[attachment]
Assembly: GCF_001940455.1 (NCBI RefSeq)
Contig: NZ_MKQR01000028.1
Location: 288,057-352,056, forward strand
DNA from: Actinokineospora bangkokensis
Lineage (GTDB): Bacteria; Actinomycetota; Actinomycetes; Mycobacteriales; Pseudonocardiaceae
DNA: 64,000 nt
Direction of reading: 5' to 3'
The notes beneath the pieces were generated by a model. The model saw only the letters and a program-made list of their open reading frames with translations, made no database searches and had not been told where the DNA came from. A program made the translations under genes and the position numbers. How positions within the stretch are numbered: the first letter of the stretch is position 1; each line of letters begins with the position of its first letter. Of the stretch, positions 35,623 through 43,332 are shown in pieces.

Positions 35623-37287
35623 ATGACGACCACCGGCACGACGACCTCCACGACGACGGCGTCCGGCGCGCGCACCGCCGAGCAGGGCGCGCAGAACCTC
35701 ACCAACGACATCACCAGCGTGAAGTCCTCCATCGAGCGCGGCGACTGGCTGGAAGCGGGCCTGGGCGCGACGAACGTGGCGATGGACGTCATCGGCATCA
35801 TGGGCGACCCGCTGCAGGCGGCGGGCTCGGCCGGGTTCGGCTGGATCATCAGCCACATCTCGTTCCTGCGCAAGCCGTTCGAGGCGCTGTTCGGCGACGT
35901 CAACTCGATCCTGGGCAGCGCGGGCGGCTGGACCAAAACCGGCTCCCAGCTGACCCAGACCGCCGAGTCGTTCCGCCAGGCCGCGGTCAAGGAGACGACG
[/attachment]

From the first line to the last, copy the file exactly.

Assembly: GCF_001940455.1 (NCBI RefSeq)
Contig: NZ_MKQR01000028.1
Location: 288,057-352,056, forward strand
DNA from: Actinokineospora bangkokensis
Lineage (GTDB): Bacteria; Actinomycetota; Actinomycetes; Mycobacteriales; Pseudonocardiaceae
DNA: 64,000 nt
Direction of reading: 5' to 3'
The notes beneath the pieces were generated by a model. The model saw only the letters and a program-made list of their open reading frames with translations, made no database searches and had not been told where the DNA came from. A program made the translations under genes and the position numbers. How positions within the stretch are numbered: the first letter of the stretch is position 1; each line of letters begins with the position of its first letter. Of the stretch, positions 35,623 through 43,332 are shown in pieces.

Positions 35623-37287
35623 ATGACGACCACCGGCACGACGACCTCCACGACGACGGCGTCCGGCGCGCGCACCGCCGAGCAGGGCGCGCAGAACCTC
35701 ACCAACGACATCACCAGCGTGAAGTCCTCCATCGAGCGCGGCGACTGGCTGGAAGCGGGCCTGGGCGCGACGAACGTGGCGATGGACGTCATCGGCATCA
35801 TGGGCGACCCGCTGCAGGCGGCGGGCTCGGCCGGGTTCGGCTGGATCATCAGCCACATCTCGTTCCTGCGCAAGCCGTTCGAGGCGCTGTTCGGCGACGT
35901 CAACTCGATCCTGGGCAGCGCGGGCGGCTGGACCAAAACCGGCTCCCAGCTGACCCAGACCGCCGAGTCGTTCCGCCAGGCCGCGGTCAAGGAGACGACG